miniature horse
Photo by Makarova Viktoria/Shutterstock.……

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Though miniature horses have been bred for at least 400 years, it is often misunderstood just what defines these diminutive charmers other than their small stature. Miniature equines come in a variety of coat colors and patterns. In fact, some can be cross-registered as a Miniature Appaloosa or Miniature American Paint Horse. Like all horses, confirmation is variable, and dependent upon their particular pedigree.

Most historians agree that the contemporary miniature horse breed is a derivative of many sources, crafted through centuries of selective breeding. Some claim that small, finely bred Arabian horses contributed to gradually reducing the size of the breed, though the story contains significant additional chapters. Miniature horse genetics are complex, accounting for the fact that some miniature equines possess the phenotype of horses, albeit tiny, while some are more pony-like.

Additionally, some miniatures exhibit the physical characteristics of dwarfism, both in conformation as well as size. Creating incrementally smaller and smaller size animals is accomplished partially through the practice of inbreeding. As a result, all miniature horses are thought to carry some of the genetic markers for dwarfism, whether expressed physically or not.

While perhaps upping the cute quotient, the resulting health issues created by pronounced dwarfism often prove significant; the horse’s body may stop growing while the organs continue developing and enlarging in compromised physical space, or the miniature animal may have orthopedic malformations and soundness issues.

As with all horses, preferences among miniature horse breeders and owners vary, resulting in a wide range of desired traits and looks. Numerous breeds of miniatures exist throughout the world with distinct nomenclature, such as the Dartmoor Pony, Pygmy Clydesdale, Falabella, Miniature Toy Horse, UK Shetland Pony and more! In fact, there are over thirty registries in the English speaking world alone, each with their own requirements.

In the United States, the American Miniature Horse Association requires both parents to be AMHA registered and to have met the requirements of being “miniature versions of well-balanced horses, possessing confirmation characteristics found in most equine breeds,” the breed objective being “the smallest possible perfect horse.”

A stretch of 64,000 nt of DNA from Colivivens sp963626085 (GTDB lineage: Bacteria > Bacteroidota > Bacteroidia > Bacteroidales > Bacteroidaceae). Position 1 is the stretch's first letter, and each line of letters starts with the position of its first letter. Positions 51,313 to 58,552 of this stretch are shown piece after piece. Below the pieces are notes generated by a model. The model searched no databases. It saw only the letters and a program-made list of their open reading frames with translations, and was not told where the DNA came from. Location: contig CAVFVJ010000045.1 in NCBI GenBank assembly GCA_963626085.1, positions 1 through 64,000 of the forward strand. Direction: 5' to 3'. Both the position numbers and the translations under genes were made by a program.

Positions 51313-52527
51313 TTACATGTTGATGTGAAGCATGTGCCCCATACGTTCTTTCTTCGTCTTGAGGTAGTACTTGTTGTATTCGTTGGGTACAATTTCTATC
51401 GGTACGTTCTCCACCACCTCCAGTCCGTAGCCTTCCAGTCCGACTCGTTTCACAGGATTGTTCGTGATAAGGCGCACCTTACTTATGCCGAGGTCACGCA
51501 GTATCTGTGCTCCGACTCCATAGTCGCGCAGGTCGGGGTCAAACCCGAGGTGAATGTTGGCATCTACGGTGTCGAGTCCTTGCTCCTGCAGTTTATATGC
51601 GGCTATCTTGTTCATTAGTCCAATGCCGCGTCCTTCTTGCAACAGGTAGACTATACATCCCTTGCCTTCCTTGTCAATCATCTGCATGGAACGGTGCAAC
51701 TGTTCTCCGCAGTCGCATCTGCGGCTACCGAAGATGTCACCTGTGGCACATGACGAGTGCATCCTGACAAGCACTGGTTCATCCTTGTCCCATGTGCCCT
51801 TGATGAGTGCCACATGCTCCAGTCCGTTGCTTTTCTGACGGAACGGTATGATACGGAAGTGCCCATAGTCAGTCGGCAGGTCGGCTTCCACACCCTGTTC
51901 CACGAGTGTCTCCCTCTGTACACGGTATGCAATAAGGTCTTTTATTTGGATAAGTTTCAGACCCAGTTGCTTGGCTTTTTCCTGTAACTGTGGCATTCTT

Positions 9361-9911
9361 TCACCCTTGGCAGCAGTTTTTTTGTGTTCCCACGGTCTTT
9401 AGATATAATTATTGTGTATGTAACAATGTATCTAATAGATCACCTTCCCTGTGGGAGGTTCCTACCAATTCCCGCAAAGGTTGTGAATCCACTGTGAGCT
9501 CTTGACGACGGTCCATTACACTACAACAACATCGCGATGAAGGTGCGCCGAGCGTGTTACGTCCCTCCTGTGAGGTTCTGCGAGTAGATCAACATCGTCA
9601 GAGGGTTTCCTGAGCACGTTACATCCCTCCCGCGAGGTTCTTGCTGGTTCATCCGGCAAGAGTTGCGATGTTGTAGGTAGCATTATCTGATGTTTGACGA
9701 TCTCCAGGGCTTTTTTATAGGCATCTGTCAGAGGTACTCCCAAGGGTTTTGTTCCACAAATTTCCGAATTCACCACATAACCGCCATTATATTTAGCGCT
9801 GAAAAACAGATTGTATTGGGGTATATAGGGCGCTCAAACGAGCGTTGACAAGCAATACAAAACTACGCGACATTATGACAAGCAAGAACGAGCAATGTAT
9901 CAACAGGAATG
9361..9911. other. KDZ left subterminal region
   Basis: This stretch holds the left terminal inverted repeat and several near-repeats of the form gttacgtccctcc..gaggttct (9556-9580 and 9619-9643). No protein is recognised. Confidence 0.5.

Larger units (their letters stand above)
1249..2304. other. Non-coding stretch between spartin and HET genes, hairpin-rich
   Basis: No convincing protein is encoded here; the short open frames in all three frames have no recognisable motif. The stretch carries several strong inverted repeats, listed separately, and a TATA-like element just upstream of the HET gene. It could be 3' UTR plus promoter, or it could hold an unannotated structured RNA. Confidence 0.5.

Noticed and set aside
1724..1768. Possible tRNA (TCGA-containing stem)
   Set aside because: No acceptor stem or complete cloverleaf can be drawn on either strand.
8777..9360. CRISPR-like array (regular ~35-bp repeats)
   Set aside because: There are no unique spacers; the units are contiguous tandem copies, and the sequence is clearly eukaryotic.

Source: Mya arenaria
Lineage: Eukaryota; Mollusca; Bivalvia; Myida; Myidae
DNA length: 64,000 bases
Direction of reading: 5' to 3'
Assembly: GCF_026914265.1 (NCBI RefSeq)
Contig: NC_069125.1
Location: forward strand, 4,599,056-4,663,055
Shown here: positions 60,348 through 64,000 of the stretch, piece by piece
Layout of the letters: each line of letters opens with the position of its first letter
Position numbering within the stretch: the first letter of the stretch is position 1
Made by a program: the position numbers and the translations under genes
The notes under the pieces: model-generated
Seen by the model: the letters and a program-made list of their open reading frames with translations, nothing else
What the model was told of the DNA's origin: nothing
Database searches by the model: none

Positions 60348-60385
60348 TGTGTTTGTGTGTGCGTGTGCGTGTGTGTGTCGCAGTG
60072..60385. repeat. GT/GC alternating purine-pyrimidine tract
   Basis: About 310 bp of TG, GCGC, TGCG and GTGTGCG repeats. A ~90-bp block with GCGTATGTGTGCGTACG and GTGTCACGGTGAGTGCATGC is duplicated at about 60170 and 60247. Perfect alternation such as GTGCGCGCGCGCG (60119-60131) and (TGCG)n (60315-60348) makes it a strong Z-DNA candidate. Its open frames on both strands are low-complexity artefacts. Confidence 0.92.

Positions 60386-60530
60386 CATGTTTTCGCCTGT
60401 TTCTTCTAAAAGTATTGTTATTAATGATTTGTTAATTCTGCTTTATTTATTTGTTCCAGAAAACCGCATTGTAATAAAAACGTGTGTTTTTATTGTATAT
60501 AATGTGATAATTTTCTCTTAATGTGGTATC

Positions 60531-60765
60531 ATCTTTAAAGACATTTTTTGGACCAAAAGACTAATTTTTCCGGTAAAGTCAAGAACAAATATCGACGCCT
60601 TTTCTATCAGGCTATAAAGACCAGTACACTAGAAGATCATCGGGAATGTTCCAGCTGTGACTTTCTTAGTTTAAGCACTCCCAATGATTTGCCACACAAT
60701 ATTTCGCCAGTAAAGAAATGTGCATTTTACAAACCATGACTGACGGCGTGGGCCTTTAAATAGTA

The AMHA accepts temporarily registered young Miniatures, who are eligible to be permanently registered if, at the age of five years, they do not exceed 34 inches in height at the withers. Additionally, the American Miniature Horse Registry (founded in 1972 as a division of the American Shetland Pony Club) has both “A” and “B” divisions with slightly different requirements. While it is possible to purchase a rescued miniature horse or find one at auction, the purchase price from a breeder can run from $1,000-$200,000.

The miniature horse has enjoyed a colorful history amongst the castles and manors of European royalty. In the 17th century, they were bred and kept as pets for the Hapsburg nobility and records from the court of King Louis XIV (circa 1650) reveal miniature horses graced the Palace of Versailles with their enchanting presence. The horses’ early accommodations in the United States however, proved less than luxurious. It is believed that the first small horse arrived here in 1888, bred from the bloodlines of English and Dutch mine horses for use in the Appalachian coal mines. Miniatures were brought to the attention of the American public in 1962, when Argentinian Julio Falabella presented three pygmy ponies to Robert Kennedy and Time and Newsweek photographed them grazing on the White House lawn.

Personality-wise, according to the AMHA, miniatures possess the “same reactions and motivations as large-size horses with “temperaments and abilities varying with the  individual.” Miniature horses excel in a variety of disciplines, including driving, halter and jumping. Their generally affectionate and gentle natures along with easier upkeep than a full-size horse make them companionable pets; they have even been trained as superb guide animals for the blind!

(Originally published in the March/April 2012 issue of Cowgirl Magazine).